Oh right, movies have mu­sic, too!

Pasatiempo - - Art in Review - — Rob DeWalt

Ev­ery year, each Academy Awards cat­e­gory has its share of snubs and dra­mas, but Os­car fol­low­ers usu­ally only get a taste of the ones that per­tain to ac­tors and direc­tors. Ma­jor tele­vi­sion net­works and ca­ble sta­tions like E!, MTV, and Al­bu­querque-based ReelzChan­nel seem to con­coct many of th­ese pseudo-ri­val­ries and dra­mas to give the tele­vised awards cer­e­mony a rat­ings push— and to fat­ten the Os­car-sea­son news cy­cle.

Let’s face it: only a small per­cent­age of Academy Awards view­ers pay at­ten­tion to the Best Orig­i­nal Song and Best Orig­i­nal Score cat­e­gories. If they were more pop­u­lar, more gam­bling sites would post odds on mu­sic cat­e­gories— like they do for Best Ac­tor and Best Ac­tress. If you have your ear to the ground for drama re­gard­ing the mu­sic nom­i­nees this year, for­get the tabloids — here, for your read­ing plea­sure, are a few talk­ing points when it comes to this year’s no­table mu­sic-re­lated Os­car snubs and con­tro­ver­sies.

▼ While the ru­n­away fa­vorite in the Best Orig­i­nal Song cat­e­gory seems to be “TheWeary Kind,” Ryan Bing­ham and T-Bone Bur­nett’s coun­tri­fied theme to Crazy Heart, over­ex­posed com­poser Randy New­man wa­ters down the cat­e­gory with two nom­i­na­tions for songs from the an­i­mated Dis­ney film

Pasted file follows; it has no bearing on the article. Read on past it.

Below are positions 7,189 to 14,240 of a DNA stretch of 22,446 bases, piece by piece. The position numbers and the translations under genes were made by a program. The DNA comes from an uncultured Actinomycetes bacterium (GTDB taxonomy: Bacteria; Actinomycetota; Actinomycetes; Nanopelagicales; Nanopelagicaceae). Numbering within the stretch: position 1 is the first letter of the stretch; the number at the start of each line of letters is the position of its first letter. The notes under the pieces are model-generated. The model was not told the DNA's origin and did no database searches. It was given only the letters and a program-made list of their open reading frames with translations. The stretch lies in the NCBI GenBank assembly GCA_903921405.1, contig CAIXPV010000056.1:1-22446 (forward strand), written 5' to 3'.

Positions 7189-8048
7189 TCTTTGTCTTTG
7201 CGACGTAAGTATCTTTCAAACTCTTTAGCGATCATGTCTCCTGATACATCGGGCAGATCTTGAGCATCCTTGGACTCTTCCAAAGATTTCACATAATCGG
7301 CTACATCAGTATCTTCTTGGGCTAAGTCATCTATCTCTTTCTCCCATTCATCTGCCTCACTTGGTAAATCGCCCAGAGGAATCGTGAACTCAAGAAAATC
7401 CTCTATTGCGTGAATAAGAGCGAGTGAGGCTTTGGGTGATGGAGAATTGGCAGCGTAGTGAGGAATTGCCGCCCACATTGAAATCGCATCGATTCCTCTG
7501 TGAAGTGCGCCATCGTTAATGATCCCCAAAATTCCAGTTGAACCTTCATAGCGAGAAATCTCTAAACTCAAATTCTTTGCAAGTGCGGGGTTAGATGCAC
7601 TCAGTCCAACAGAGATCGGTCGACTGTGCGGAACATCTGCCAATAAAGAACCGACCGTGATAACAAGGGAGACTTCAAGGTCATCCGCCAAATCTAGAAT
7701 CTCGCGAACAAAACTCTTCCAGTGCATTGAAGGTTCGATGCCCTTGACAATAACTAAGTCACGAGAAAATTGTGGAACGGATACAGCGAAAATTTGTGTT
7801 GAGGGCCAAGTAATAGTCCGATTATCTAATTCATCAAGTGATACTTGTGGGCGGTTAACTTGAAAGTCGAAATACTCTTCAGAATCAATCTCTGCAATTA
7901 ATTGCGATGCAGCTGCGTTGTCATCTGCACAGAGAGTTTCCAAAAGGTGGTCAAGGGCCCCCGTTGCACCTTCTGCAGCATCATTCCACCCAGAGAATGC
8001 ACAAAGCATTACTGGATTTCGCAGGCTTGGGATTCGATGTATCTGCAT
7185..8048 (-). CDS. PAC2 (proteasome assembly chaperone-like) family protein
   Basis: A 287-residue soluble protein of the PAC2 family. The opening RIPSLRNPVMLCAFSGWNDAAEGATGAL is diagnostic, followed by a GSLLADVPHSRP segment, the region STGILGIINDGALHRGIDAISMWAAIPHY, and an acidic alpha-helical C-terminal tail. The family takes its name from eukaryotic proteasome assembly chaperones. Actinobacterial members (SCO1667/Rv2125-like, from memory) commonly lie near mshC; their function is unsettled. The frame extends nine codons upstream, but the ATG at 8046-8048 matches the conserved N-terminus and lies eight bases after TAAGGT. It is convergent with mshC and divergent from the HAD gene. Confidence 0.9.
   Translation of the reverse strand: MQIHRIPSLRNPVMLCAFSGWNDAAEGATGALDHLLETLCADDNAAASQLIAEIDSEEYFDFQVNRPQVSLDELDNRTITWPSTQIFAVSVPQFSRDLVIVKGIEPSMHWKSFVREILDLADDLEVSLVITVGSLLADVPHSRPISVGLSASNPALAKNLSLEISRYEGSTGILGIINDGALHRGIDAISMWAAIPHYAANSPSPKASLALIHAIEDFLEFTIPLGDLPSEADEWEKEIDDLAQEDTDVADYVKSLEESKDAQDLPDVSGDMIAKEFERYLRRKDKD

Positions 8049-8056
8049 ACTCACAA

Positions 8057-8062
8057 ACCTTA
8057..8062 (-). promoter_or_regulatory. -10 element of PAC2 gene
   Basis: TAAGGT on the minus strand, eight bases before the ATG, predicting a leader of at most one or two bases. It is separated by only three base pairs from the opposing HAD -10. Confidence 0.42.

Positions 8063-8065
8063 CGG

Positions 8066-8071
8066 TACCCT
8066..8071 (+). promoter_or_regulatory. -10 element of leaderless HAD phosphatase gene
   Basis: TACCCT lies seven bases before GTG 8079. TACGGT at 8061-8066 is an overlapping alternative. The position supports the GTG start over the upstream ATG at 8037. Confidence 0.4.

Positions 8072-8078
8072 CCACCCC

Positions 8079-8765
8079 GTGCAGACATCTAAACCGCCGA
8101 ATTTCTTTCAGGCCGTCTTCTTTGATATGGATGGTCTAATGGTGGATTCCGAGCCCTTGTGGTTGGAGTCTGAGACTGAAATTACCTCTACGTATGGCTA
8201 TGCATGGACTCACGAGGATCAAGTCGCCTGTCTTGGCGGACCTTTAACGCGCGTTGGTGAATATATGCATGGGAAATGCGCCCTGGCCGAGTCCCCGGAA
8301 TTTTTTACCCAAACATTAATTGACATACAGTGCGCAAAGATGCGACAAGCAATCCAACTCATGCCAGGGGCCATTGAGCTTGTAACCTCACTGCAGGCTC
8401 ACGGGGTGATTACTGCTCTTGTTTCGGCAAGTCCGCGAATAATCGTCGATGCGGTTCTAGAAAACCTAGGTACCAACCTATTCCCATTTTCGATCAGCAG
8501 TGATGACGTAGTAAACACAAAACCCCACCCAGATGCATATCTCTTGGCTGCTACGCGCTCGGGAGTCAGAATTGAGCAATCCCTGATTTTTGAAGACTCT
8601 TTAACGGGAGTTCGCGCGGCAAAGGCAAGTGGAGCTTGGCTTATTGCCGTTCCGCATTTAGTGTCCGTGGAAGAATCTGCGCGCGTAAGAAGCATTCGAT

The Princess and the Frog (“Down in New Orleans” and “Al­most There”). Is the deck stacked? Maybe, but not as much as in 2007, when En­chanted took three out of the five nom­i­na­tion slots, or 2006, when three of five were claimed by songs from Dreamgirls.

▼ De­serv­ing rock and pop mu­si­cians who got dis­qual­i­fied or ig­nored this year in­clude Jack White (for “Fly Farm Blues” from the rock doc It

Might Get Loud), the Yeah Yeah Yeahs’ Karen O (for “All Is Love,” from

Where the Wild Things Are), and Lykke

Li (for “Pos­si­bil­ity,” from The Twi­light

Saga: New Moon). It’s a bit­ter pill to swal­low, es­pe­cially con­sid­er­ing that five songs (nearly 10 per­cent) on the short­list of pos­si­ble nom­i­nees came from Han­nah Mon­tana: The Movie.

▼ Per­haps New­man’s dou­ble en­trée for Best Orig­i­nal Song is a con­so­la­tion prize for hav­ing been de­nied a nom­i­na­tion in the Best Orig­i­nal Score cat­e­gory. The Princess and the Frog score was ini­tially in­cluded on the first-round list of award-el­i­gi­ble films by the Academy, but in Jan­uary it was an­nounced that it had been re­moved from the run­ning, due to an Academy rule that states: “scores di­luted by the use of tracked themes or other pre­ex­ist­ing mu­sic, di­min­ished in im­pact by the pre­dom­i­nant use of songs, or as­sem­bled from the mu­sic of more than one com­poser shall not be el­i­gi­ble.” How­ever, in a stel­lar field of con­tenders that in­cludes Avatar ( James Horner), Fan­tas­tic Mr. Fox (Alexan­dre De­s­plat), The Hurt Locker (Marco Bel­trami and Buck San­ders),